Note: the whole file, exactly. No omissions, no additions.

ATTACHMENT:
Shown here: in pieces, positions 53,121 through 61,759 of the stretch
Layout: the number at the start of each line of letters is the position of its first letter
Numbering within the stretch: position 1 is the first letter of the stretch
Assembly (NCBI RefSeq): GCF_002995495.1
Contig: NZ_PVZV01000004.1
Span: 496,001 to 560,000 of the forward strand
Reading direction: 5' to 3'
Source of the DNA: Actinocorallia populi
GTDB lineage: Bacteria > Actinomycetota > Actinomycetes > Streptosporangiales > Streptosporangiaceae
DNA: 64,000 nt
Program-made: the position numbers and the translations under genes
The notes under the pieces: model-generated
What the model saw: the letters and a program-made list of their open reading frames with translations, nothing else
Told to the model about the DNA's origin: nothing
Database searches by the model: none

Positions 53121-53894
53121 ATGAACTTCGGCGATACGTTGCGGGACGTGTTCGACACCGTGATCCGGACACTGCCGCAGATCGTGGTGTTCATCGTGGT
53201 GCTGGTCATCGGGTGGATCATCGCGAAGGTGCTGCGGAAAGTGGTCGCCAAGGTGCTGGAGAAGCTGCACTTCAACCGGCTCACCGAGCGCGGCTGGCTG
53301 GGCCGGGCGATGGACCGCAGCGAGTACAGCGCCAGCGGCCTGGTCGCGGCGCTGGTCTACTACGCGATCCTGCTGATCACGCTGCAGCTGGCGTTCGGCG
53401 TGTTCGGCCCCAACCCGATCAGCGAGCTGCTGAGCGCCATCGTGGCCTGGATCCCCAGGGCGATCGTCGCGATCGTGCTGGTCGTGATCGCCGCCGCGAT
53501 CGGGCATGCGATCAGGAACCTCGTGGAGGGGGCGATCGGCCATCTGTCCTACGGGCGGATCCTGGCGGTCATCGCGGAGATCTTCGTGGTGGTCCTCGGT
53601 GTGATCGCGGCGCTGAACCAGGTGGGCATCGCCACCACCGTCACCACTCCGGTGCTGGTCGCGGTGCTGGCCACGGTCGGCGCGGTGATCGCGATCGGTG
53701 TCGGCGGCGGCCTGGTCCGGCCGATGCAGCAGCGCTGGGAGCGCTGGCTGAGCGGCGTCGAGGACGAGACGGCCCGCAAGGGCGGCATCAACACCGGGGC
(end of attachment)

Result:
Shown here: in pieces, positions 53,121 through 61,759 of the stretch
Layout: the number at the start of each line of letters is the position of its first letter
Numbering within the stretch: position 1 is the first letter of the stretch
Assembly (NCBI RefSeq): GCF_002995495.1
Contig: NZ_PVZV01000004.1
Span: 496,001 to 560,000 of the forward strand
Reading direction: 5' to 3'
Source of the DNA: Actinocorallia populi
GTDB lineage: Bacteria > Actinomycetota > Actinomycetes > Streptosporangiales > Streptosporangiaceae
DNA: 64,000 nt
Program-made: the position numbers and the translations under genes
The notes under the pieces: model-generated
What the model saw: the letters and a program-made list of their open reading frames with translations, nothing else
Told to the model about the DNA's origin: nothing
Database searches by the model: none

Positions 53121-53894
53121 ATGAACTTCGGCGATACGTTGCGGGACGTGTTCGACACCGTGATCCGGACACTGCCGCAGATCGTGGTGTTCATCGTGGT
53201 GCTGGTCATCGGGTGGATCATCGCGAAGGTGCTGCGGAAAGTGGTCGCCAAGGTGCTGGAGAAGCTGCACTTCAACCGGCTCACCGAGCGCGGCTGGCTG
53301 GGCCGGGCGATGGACCGCAGCGAGTACAGCGCCAGCGGCCTGGTCGCGGCGCTGGTCTACTACGCGATCCTGCTGATCACGCTGCAGCTGGCGTTCGGCG
53401 TGTTCGGCCCCAACCCGATCAGCGAGCTGCTGAGCGCCATCGTGGCCTGGATCCCCAGGGCGATCGTCGCGATCGTGCTGGTCGTGATCGCCGCCGCGAT
53501 CGGGCATGCGATCAGGAACCTCGTGGAGGGGGCGATCGGCCATCTGTCCTACGGGCGGATCCTGGCGGTCATCGCGGAGATCTTCGTGGTGGTCCTCGGT
53601 GTGATCGCGGCGCTGAACCAGGTGGGCATCGCCACCACCGTCACCACTCCGGTGCTGGTCGCGGTGCTGGCCACGGTCGGCGCGGTGATCGCGATCGGTG
53701 TCGGCGGCGGCCTGGTCCGGCCGATGCAGCAGCGCTGGGAGCGCTGGCTGAGCGGCGTCGAGGACGAGACGGCCCGCAAGGGCGGCATCAACACCGGGGC